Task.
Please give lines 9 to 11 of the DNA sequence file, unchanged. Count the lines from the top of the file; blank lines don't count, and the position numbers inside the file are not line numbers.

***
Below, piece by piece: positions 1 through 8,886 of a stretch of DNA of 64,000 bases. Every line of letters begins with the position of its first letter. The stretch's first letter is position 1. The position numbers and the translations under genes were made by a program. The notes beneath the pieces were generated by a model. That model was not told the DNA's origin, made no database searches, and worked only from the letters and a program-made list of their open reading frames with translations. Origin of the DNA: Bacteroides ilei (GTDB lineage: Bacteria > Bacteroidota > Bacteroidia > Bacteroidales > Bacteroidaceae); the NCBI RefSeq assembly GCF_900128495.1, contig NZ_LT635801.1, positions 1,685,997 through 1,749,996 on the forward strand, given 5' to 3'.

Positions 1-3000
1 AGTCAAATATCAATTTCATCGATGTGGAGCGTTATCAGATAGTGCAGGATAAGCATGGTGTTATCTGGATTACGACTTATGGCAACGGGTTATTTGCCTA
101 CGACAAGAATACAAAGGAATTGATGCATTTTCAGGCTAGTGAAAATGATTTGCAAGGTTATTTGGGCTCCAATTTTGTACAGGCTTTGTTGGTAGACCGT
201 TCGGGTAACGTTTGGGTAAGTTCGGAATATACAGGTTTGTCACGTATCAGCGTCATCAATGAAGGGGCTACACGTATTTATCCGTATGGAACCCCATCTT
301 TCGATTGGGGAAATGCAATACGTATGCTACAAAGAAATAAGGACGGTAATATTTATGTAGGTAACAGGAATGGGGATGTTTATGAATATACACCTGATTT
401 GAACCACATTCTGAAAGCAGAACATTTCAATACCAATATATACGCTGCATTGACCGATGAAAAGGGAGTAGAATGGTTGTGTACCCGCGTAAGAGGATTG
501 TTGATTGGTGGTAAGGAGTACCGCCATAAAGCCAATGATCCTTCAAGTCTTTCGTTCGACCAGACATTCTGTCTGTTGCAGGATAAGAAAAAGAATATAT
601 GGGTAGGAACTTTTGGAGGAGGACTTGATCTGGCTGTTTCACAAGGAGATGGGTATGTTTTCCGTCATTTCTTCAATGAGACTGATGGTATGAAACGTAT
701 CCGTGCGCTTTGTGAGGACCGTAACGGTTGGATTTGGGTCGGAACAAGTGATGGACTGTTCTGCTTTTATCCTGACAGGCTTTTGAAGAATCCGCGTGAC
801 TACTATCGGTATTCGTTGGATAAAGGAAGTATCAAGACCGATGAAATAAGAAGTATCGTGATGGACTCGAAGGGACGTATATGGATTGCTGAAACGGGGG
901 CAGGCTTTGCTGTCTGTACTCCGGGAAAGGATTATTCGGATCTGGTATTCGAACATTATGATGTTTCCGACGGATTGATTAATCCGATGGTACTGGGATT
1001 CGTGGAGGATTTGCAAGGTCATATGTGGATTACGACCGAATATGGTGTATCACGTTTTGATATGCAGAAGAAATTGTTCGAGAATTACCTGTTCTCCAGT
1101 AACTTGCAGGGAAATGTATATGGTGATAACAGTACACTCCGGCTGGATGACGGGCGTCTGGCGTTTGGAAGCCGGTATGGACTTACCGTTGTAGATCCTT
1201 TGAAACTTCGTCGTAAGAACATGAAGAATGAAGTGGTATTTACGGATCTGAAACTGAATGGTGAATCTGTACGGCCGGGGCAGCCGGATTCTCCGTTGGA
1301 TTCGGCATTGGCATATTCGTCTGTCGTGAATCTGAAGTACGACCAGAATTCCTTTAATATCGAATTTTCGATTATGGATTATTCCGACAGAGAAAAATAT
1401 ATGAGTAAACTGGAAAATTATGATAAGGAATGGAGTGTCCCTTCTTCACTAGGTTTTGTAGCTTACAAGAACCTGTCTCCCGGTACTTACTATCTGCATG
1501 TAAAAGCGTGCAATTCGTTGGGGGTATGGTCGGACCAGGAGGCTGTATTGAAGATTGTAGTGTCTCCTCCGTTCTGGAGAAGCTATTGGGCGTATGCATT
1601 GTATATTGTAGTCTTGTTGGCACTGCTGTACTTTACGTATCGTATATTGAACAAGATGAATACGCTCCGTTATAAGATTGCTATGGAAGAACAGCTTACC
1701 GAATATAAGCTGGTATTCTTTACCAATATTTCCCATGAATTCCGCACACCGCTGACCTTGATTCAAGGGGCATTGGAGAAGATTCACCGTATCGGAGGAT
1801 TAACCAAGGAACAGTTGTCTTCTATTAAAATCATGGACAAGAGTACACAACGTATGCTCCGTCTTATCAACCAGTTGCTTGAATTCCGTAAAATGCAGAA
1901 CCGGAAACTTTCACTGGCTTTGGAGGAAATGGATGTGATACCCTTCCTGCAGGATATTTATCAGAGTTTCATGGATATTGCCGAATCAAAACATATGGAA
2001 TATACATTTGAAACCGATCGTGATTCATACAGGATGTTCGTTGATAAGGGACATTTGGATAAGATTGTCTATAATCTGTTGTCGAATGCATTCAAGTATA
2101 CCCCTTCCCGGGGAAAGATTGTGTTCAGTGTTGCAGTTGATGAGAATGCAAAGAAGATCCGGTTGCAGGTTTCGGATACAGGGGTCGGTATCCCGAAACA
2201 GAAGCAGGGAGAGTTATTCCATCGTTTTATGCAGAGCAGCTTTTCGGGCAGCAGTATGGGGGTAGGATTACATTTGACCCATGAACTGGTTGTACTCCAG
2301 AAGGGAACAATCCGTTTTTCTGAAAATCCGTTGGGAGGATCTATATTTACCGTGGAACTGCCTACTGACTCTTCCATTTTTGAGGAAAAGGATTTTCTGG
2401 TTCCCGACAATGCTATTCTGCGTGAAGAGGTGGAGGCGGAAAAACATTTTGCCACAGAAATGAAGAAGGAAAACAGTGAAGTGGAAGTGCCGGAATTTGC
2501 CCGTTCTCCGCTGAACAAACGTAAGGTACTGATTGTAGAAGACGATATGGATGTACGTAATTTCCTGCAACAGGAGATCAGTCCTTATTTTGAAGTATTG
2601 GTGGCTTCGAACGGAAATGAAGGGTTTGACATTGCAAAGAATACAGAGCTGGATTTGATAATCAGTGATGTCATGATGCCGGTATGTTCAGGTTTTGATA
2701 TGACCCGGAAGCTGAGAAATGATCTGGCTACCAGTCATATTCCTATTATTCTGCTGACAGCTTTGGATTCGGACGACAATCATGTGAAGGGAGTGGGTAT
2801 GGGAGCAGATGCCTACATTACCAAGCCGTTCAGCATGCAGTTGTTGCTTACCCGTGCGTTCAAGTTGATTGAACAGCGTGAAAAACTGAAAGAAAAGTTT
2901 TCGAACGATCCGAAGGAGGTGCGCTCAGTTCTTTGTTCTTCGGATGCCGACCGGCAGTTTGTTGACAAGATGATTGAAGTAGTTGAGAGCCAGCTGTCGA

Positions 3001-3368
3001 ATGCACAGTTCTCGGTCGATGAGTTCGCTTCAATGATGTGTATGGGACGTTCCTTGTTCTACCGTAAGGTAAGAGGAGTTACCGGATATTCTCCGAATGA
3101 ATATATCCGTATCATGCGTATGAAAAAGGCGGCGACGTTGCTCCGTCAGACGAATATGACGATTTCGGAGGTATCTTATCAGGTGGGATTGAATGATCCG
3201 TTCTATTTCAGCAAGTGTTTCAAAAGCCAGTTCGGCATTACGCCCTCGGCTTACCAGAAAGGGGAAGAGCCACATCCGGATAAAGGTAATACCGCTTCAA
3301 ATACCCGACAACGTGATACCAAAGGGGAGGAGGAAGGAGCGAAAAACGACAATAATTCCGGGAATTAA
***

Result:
601 GGGTAGGAACTTTTGGAGGAGGACTTGATCTGGCTGTTTCACAAGGAGATGGGTATGTTTTCCGTCATTTCTTCAATGAGACTGATGGTATGAAACGTAT
701 CCGTGCGCTTTGTGAGGACCGTAACGGTTGGATTTGGGTCGGAACAAGTGATGGACTGTTCTGCTTTTATCCTGACAGGCTTTTGAAGAATCCGCGTGAC
801 TACTATCGGTATTCGTTGGATAAAGGAAGTATCAAGACCGATGAAATAAGAAGTATCGTGATGGACTCGAAGGGACGTATATGGATTGCTGAAACGGGGG